This 300-year-old pub in Chelsea’s heartland has fed and watered many imbibers, famous and otherwise. Before its annus horribilis in 2012, when it was closed, threatened with redevelopment into a luxury residence and then occupied by squatters as a protest, The Cross Keys was a creaky old-school boozer complete with flagstone floors, Chesterfield sofas and a conservatory dining room at the back. With new owners and a chef enticed from Fulham gem Medlar, it’s now gone the full gastropub.
Happily for local drinkers, more than half of the refurbished space – a sea of rustic wood, tarnished mirrors, and flattering lighting – is still the preserve of the bar. Cask beers include the local amber ale Portobello Star, but this being Chelsea, it’s the grape that really gets locals’ juices flowing. The wine list is French- and Italian-leaning, with just shy of 25 options by the glass. The bar has very smart nibbles: a scotch egg costs £6.50, but it’s the size of a goose egg.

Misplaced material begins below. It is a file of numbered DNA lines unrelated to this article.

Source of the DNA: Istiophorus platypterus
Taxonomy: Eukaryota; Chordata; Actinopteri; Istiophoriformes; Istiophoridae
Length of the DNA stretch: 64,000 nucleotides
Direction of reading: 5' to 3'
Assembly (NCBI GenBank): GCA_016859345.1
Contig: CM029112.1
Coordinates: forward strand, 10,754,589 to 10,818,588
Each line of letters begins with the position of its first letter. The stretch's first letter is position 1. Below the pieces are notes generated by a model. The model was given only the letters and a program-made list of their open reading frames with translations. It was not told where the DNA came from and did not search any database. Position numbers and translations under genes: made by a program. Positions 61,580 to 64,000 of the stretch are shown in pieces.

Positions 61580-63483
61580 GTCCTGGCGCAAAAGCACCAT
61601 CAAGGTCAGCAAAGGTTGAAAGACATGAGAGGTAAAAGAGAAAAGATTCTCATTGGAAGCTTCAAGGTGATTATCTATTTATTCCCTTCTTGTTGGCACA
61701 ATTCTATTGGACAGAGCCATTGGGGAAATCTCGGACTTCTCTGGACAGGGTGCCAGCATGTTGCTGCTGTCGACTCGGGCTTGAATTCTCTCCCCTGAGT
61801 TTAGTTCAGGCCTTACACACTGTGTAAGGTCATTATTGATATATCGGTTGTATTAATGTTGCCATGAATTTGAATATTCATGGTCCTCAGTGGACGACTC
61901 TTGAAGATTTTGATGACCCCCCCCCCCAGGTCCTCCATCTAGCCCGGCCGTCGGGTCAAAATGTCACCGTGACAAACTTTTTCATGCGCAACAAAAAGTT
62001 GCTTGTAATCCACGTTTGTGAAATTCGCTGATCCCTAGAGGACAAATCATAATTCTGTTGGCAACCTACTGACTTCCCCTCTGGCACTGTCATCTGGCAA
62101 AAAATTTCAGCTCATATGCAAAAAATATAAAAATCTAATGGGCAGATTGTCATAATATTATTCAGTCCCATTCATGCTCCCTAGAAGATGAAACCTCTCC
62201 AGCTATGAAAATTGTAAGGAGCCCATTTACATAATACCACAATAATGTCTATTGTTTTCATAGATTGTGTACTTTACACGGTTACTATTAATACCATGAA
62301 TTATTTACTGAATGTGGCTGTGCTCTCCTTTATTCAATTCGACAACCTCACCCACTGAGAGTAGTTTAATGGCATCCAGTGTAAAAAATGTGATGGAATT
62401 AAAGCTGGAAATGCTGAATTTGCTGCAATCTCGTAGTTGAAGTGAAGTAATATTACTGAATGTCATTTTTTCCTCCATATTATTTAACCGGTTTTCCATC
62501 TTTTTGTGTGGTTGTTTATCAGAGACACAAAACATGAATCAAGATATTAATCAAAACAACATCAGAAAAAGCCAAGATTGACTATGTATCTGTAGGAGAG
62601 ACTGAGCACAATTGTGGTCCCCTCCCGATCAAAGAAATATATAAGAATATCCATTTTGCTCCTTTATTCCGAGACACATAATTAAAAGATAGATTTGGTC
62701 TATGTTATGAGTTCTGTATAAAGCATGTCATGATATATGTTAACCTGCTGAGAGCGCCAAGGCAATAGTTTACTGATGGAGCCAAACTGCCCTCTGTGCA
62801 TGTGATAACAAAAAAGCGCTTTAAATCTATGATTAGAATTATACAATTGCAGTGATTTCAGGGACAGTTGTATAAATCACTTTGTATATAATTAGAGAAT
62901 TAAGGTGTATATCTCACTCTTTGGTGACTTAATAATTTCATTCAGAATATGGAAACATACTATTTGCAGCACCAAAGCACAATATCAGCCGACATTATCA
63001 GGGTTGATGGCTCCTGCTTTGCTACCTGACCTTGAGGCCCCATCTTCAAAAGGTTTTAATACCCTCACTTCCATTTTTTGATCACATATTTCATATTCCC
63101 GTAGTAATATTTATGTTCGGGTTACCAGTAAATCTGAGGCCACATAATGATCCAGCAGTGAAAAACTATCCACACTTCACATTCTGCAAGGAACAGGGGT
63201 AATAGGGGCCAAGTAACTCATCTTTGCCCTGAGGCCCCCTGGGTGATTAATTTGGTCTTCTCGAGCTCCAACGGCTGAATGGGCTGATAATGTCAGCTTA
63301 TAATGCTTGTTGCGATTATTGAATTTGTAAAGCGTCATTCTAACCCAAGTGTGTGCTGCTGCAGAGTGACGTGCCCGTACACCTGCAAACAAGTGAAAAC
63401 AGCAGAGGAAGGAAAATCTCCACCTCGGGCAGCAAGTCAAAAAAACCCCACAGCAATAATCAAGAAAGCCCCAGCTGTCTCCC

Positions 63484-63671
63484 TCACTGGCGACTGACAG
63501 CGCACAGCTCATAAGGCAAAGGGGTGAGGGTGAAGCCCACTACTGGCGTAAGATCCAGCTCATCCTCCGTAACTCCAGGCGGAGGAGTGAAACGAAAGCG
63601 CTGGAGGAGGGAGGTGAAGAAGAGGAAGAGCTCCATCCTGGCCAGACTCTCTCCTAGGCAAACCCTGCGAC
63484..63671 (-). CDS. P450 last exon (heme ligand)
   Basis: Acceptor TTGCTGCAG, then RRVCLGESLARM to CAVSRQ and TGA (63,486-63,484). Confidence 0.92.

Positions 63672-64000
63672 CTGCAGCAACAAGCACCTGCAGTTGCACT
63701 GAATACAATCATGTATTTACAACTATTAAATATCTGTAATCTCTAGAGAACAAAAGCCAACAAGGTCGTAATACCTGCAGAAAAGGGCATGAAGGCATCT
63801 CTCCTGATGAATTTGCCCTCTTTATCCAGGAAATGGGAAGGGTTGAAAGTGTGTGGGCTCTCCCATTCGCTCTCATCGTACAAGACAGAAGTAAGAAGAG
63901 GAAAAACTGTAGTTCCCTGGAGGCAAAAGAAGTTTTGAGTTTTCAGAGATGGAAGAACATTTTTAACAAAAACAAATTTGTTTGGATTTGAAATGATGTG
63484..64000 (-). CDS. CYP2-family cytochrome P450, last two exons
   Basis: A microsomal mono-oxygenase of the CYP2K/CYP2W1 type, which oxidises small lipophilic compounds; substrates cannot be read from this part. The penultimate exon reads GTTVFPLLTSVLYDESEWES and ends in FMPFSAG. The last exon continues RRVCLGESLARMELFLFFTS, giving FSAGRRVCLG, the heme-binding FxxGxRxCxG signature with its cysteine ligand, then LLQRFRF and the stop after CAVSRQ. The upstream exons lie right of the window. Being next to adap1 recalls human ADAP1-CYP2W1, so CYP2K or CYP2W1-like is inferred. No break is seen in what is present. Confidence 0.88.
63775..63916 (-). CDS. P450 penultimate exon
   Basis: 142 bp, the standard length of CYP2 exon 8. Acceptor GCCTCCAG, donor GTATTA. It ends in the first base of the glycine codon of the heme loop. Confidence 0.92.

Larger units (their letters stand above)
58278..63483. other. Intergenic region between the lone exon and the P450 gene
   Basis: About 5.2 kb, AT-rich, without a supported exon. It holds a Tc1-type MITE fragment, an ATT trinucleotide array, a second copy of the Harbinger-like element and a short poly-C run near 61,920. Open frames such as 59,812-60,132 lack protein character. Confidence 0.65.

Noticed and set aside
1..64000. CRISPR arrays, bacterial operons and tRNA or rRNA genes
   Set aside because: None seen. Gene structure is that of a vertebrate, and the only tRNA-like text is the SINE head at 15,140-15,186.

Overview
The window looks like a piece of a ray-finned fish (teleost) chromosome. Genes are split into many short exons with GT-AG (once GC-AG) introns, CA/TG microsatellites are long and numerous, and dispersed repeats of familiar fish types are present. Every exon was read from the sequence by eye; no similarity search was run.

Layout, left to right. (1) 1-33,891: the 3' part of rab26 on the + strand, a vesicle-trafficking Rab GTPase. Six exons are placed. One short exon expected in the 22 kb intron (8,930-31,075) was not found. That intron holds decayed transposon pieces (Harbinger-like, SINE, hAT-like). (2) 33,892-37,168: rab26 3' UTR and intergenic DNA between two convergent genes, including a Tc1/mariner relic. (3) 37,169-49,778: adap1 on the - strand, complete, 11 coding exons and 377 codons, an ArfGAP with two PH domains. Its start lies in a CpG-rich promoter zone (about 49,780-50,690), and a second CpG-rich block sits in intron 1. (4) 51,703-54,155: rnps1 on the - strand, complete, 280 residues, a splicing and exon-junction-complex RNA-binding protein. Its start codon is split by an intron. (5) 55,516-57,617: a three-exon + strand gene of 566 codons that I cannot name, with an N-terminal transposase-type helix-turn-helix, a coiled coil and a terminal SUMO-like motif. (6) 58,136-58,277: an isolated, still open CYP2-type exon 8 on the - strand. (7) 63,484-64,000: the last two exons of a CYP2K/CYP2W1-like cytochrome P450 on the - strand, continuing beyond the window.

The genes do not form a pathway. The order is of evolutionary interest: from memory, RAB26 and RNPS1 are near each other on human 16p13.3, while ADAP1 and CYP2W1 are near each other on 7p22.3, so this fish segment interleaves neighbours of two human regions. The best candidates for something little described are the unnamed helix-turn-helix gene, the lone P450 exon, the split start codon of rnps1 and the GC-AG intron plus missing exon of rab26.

The Cross Keys has a really local feel – which in Red Trouser Land means boisterous bonhomie, cash being liberally splashed by the lords of the manor, and their well-mannered, fresh-faced sons waiting tables. It was rightly packed on a ho-hum weeknight.